'Post-truth' - international word of the year!

“Post-truth” has been named International Word of The Year – in the wake of Brexit and the US presidential election.

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'Post-truth' - international word of the year!

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“Post-truth” has been named International Word of The Year – in the wake of Brexit and the US presidential election.

Announced by Oxford Dictionaries, the publisher says it reflects a year defined by “highly-charged political and social discourse.”

What does ‘post-truth’ mean?

  • It is a compound adjective
  • It’s defined as “relating to or donating circumstances in which objective facts are less influential in shaping public opinion than appeals to emotion and personal belief”

  • The concept of post-truth has been in existence for the past decade

Why has ‘post-truth’ been chosen?

  • The word of the year process aims to select a word that “captures the ethos, mood, or preoccupations of that particular year”
  • Use of ‘post-truth’ increased by around 2,000 percent in 2016, compared to the previous year, according to Oxford Dictionaries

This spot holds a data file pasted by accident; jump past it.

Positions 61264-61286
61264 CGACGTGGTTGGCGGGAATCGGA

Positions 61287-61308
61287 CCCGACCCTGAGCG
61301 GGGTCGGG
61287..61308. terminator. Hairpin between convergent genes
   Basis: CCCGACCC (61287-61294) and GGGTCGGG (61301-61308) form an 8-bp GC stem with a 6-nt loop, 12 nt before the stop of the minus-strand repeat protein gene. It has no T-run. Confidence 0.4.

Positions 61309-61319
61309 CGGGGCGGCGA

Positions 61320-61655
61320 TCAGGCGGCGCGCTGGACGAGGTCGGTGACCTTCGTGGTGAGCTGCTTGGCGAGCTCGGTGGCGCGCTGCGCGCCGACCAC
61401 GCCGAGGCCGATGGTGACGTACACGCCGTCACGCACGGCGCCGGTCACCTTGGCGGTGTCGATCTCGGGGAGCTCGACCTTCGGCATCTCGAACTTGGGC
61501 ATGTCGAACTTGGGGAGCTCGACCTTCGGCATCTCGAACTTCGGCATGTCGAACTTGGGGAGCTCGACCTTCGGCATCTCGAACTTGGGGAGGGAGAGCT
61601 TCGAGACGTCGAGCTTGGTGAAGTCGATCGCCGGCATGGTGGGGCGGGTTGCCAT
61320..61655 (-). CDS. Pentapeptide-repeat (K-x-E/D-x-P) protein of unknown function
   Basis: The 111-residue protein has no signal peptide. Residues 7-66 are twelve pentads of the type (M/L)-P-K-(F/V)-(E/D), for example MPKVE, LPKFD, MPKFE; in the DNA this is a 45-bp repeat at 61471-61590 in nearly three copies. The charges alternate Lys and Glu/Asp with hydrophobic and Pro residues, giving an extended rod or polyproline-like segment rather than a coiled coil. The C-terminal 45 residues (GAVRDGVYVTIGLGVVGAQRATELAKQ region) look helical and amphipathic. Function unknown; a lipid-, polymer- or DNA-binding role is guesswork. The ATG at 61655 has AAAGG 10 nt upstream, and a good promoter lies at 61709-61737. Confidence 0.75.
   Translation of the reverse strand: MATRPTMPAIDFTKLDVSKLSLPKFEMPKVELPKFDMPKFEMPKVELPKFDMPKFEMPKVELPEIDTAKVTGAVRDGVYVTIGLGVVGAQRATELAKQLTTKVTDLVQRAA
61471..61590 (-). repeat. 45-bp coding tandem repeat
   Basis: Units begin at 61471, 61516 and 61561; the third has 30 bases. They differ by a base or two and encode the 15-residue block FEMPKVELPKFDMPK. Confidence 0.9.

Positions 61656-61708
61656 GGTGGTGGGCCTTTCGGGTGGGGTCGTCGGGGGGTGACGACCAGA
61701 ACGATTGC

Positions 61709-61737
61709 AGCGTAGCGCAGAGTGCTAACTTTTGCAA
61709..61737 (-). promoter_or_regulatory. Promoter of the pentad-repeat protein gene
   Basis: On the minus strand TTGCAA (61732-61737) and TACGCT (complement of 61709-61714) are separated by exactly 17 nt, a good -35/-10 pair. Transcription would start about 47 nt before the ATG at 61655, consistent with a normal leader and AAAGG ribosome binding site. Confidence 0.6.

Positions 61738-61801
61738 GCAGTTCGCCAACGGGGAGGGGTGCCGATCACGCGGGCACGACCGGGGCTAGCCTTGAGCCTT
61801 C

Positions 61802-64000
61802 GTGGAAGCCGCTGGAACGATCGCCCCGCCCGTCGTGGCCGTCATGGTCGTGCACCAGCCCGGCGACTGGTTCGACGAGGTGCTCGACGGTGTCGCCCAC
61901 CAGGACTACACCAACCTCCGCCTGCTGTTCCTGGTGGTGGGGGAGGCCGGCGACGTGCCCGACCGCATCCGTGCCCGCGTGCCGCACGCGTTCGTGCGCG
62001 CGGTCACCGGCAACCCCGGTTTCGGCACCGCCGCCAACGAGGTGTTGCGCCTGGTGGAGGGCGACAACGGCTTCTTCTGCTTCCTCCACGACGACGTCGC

• The publisher links the hike to Britain’s referendum on EU membership and the US presidential election

“It’s not surprising that our choice reflects a year dominated by highly-charged political and social discourse,” said Casper Grathwohl, President of Oxford Dictionaries, which publishes the Oxford English Dictionary and other works.

“Fuelled by the rise of social media as a news source and a growing distrust of facts offered up by the establishment, post-truth as a concept has been finding its linguistic footing for some time.”

What else was in the running?

  • ‘Alt-right’ was also up for the international word of the year title. It is defined as “an ideological grouping associated with extreme conservative or reactionary viewpoints, characterised by a rejection of mainstream politics and by the use of online media to disseminate deliberately controversial content”
  • ‘Brexiteer’ was also shortlisted – defined as a person in favour of Britain pulling out of the EU
  • “Woke” was another contender, defined as “alert to injustice in society, especially racism”
  • “Woke” has been in use by African-American communities for decades. But, according to Oxford Dictionaries, has recently gained a broader audience through the use of the phrase “stay awoke” by supporters of the US Black Lives Matter movement

What about previous years?

  • In 2015, the word of the year was a pictograph for the first time – the “Face With Tears of Joy” emoji
  • In 2014, the title went to “vape,” the act of inhaling and exhaling the vapour produced by an electronic cigarette